Tuesday, August 25, 2009

Doha Diaries, no. 1

What I've learned so far on the occasion of living in Doha for one month:
  • I can do this...the time will pass quicker than I think, and we will all be better for it
  • Ramadan, in some ways, is like Christmas without the capitalism. You have the feasting before sunrise and after sunset, but the idea of being more charitable, doing good deeds, and getting closer to God --- without the giant exchange of store-bought gifts --- is quite nice. I'm not so much into fasting, but we've found ourselves easily respecting and going along with all other things Ramadan.
  • I can now get to all major shopping malls, grocery stores, and the schools my children attend without using a map (or getting lost)!
  • I know, in general, which stores to go to for various items (i.e. we can only find meat that doesn't taste funny at Family Food Center, which is right near our compound).
  • I have a fantastic boss! Seriously folks, because Hubby and I overlap for one hour in our teaching schedule, my boss offered to watch the baby in his office...She stayed with him for the hour yesterday, and everything went fine. This is just temporary, until the montessori opens the baby program back up on Sept. 6th.
  • Driving around roundabouts can be tricky, but I might like them better than stoplights...maybe.
  • How much I appreciate air-conditioned school buses that also have seat belts!
  • How much I miss all things familiar: my favorite mascara, street names I know by heart, BBQ pork of any kind, my friends and family, anything that doesn't get weighed/measured using the metric system, and water I can drink right out of the tap.
  • That there will be me before Doha, and then there will be a different me after Doha. It's only been a month, and I have such a different perspective on so many things. For example, Hubby and I were watching _A Mighty Heart_ the other night, a film about the life and kidnapping of Daniel Pearl (Angelina Jolie was, I think, nominated for an Oscar for her role as his wife). One of the opening scenes begins with a shot of a mosque and the call to prayer. Hubby and I just looked at each other and knew we were thinking the same thing: "We know that sound now...it's part of our daily lives." We recognized that, prior to moving here, we had no idea what the call to prayer sounded like, when it happened, where it happened, what the effects of it were, etc. But now, I know the time of day based on the call, without even needing to look at a clock. I can tell by the stream of men in white thobes walking in the same direction.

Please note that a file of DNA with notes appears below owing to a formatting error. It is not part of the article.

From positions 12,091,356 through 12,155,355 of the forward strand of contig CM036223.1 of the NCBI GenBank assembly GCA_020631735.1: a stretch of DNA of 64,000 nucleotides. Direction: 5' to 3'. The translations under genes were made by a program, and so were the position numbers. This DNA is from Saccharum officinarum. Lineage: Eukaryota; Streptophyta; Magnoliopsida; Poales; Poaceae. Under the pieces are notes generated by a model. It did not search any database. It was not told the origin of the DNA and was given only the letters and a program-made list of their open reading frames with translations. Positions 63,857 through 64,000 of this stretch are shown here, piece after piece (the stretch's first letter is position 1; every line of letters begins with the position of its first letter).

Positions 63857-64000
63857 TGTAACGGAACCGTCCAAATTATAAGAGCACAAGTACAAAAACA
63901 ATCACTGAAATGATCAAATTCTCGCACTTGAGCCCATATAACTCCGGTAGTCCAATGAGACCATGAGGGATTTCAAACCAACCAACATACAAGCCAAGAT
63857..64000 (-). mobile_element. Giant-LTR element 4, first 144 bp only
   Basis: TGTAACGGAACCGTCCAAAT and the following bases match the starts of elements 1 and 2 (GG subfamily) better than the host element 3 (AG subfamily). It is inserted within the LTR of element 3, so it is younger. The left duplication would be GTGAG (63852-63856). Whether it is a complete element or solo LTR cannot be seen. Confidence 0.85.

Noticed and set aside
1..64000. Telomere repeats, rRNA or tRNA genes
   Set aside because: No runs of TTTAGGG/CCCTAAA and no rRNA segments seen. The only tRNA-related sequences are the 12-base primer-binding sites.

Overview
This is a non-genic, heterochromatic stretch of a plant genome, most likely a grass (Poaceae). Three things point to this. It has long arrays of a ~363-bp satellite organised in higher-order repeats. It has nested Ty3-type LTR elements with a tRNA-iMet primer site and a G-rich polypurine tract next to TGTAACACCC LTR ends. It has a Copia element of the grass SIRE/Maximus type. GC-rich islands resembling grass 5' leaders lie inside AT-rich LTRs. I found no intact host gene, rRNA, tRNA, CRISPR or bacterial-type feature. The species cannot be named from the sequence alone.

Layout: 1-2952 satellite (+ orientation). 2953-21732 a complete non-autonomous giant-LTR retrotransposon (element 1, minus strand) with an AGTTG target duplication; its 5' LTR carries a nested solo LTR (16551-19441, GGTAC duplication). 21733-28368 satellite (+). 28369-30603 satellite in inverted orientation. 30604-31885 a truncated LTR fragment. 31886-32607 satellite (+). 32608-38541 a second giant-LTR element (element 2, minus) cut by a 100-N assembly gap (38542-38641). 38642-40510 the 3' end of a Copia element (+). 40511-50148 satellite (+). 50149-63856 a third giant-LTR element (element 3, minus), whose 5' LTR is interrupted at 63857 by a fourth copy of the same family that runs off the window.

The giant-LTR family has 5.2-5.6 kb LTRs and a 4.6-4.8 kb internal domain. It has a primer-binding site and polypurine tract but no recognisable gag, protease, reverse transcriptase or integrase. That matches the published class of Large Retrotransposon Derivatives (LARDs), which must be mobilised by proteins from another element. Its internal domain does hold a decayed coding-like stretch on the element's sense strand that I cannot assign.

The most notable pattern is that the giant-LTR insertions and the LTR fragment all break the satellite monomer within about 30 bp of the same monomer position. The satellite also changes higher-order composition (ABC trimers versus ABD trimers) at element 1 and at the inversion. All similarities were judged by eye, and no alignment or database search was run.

I know there are lots of other things I haven't covered, but these are the things that come to mind immediately. Things have settled down now that we're done with our immigration processing, our shipment from the US arrived, and we've finished unpacking. It still doesn't feel like home, and I'm not sure if our house ever will...but it's "home for now". The kids are doing well, and the financial peace of mind is actually taking some getting used to. We're still in the broke graduate student/utilitarian state of mind, and I still look at the price of everything before buying. The bottom line is that we are very fortunate to have these jobs and this opportunity, and I couldn't be more thankful.


M said...

I totally get the metric system. After a year in CU Land, we're still not used to it.

And you're right: the time will pass very quickly. I can't believe we've already been here for a year.

Lisa Dunick said...

so glad that things seem to be working out for you-- what an adventure!